Skip to main content

Witness Protection Program: Real or Myth?

Stephen Sinclair is a Canadian freelance writer who has been publishing professionally for several years.

What is the Witness Protection Program?

U.S. Marshals practice guarding a "protected witness."

U.S. Marshals practice guarding a "protected witness."

Witness protection is real. What most people think of when they hear "witness protection program" is the United States Federal Witness Protection Program or Witness Security Program operated by the U.S. Marshals Service and administered by the U.S. Department of Justice.

Some states, such as Massachusetts, New York and California, also offer their own witness protection programs for witnesses not covered by federal legislation.

The federal program ensures that the "security, health, and safety" of prosecution witnesses is provided for when their lives are "in danger" in cases dealing with organized crime, drug trafficking, terrorism, and other serious offenses. The immediate family members of witnesses are also cared for.

Witness protection was brought into law in 1970 with the Organized Crime Control Act and amended by the Comprehensive Crime Control Act in 1984. It provides round-the-clock security for witnesses whenever they face a "high-threat environment," such as court and other proceedings.

While members of the federal program usually receive new identities and employment opportunities, most remain responsible for supporting themselves financially. However, every situation is different.

The Marshals Service states that the federal program has been responsible for "providing a unique and valuable tool in the government’s battle against major criminal conspirators and organized crime."

No person under the protection of the Federal Witness Protection Program has ever been "harmed or killed." Since 1970, the U.S. Marshals Service has protected close to 19,000 witnesses and their family members.

Architect of the Witness Protection Program

Seeking to a dedicate a law enforcement agent to the fight against organized crime in 1961, U.S. Attorney General Robert F. Kennedy enlisted Gerald Shur to the U.S. Department of Justice with the goal of investigating "the mob," as featured in the New York Times.

With his mission, Shur constantly faced witnesses who were willing to testify against organized crime leaders, but were too scared. Said to be "largely at his instigation," the Organized Crime Control Act of 1970 became law. This formally began the Witness Security Program or U.S. Federal Witness Protection Program.

"I guarantee you," Gerald Shur was quoted by the Times, "that the kind of people we accept are ones where if the guy testified on Monday morning and didn’t get protection, he would be dead Monday afternoon."

Scroll to Continue

Read More From Soapboxie

New York City mobster Joseph Valachi was the first to testify under early protections that Shur developed into a full-fledged program.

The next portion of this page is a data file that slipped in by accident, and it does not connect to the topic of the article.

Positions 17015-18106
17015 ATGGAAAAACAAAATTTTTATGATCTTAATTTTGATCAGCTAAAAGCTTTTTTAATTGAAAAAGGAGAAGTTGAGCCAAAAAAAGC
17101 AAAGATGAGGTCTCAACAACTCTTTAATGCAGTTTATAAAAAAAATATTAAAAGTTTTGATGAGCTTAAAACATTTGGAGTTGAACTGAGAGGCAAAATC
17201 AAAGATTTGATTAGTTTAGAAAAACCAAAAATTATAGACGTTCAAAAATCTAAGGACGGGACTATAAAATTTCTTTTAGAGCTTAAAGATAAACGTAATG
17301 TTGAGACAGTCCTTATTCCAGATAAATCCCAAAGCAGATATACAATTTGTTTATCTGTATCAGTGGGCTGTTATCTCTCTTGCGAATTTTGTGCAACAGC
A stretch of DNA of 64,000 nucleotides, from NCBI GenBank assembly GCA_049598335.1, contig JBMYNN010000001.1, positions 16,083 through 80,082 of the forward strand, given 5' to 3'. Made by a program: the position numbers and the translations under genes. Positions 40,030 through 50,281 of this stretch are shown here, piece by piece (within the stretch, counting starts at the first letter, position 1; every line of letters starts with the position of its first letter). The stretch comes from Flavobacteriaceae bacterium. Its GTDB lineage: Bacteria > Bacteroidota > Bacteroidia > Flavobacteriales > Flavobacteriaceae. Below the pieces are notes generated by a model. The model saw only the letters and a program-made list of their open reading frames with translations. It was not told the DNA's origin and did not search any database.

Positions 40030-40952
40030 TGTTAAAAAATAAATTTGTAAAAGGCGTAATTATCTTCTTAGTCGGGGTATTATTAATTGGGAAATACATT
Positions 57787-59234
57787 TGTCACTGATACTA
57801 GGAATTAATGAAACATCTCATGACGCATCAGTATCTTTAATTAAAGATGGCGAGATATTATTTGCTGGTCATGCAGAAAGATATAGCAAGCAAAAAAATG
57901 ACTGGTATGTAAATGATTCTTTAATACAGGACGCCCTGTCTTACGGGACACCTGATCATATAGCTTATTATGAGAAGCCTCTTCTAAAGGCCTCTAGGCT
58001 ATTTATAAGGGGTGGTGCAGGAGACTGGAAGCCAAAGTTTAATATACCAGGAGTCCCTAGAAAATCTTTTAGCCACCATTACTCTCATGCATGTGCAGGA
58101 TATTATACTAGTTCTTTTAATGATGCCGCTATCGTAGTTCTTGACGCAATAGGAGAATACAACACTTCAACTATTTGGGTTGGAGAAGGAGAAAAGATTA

Origin of the Witness Protection Program

The Reality According to One Witness

When asked by the Boston Herald in 2015 if her experience in a Massachusetts program matched what she had previously seen in movies, an unidentified woman was succinct.

"No. Absolutely not."

The member of the program explained how she initially understood the program: that those under witness protection would live in a new house and be given credit cards.

"It's not like that at all," the woman explained. Her teenaged daughter was going to be a witness in a friend's murder trial. Knowing the risk her daughter and family would be taking, the mother encouraged her daughter to go to the police and "do the right thing." But she described the program as living in small, cramped motel room with her partner and three children for a year.

The cost of the motel room was covered, and, in contrast to reports about the federal program, the family lived on a meager $200 weekly allowance. The young mother's own mother was not even made aware of the situation or the whereabouts of her daughter or grandchildren.

Living with either state or federal witness protection might seem glamorous. However, most who have lived under it would seem to disagree. Shur, the architect of the federal program, had to be protected under it after a "Colombian cartel" sought to intimidate him and his wife into revealing the name of another protected witness.

The late Mr. Shur, as featured with C-SPAN'S Book TV, described readying many firearms while using night-vision equipment to watch a group of motorcyclists who had surrounded his witness-protected houseboat.

While they are responsible for saving numerous lives, and the "conviction and incarceration of 10,000 very serious criminals," a witness protection program is seldom a pleasant experience. It is one most people would rather avoid.

Living Under Witness Protection

This content reflects the personal opinions of the author. It is accurate and true to the best of the author’s knowledge and should not be substituted for impartial fact or advice in legal, political, or personal matters.

© 2022 Stephen Sinclair

Related Articles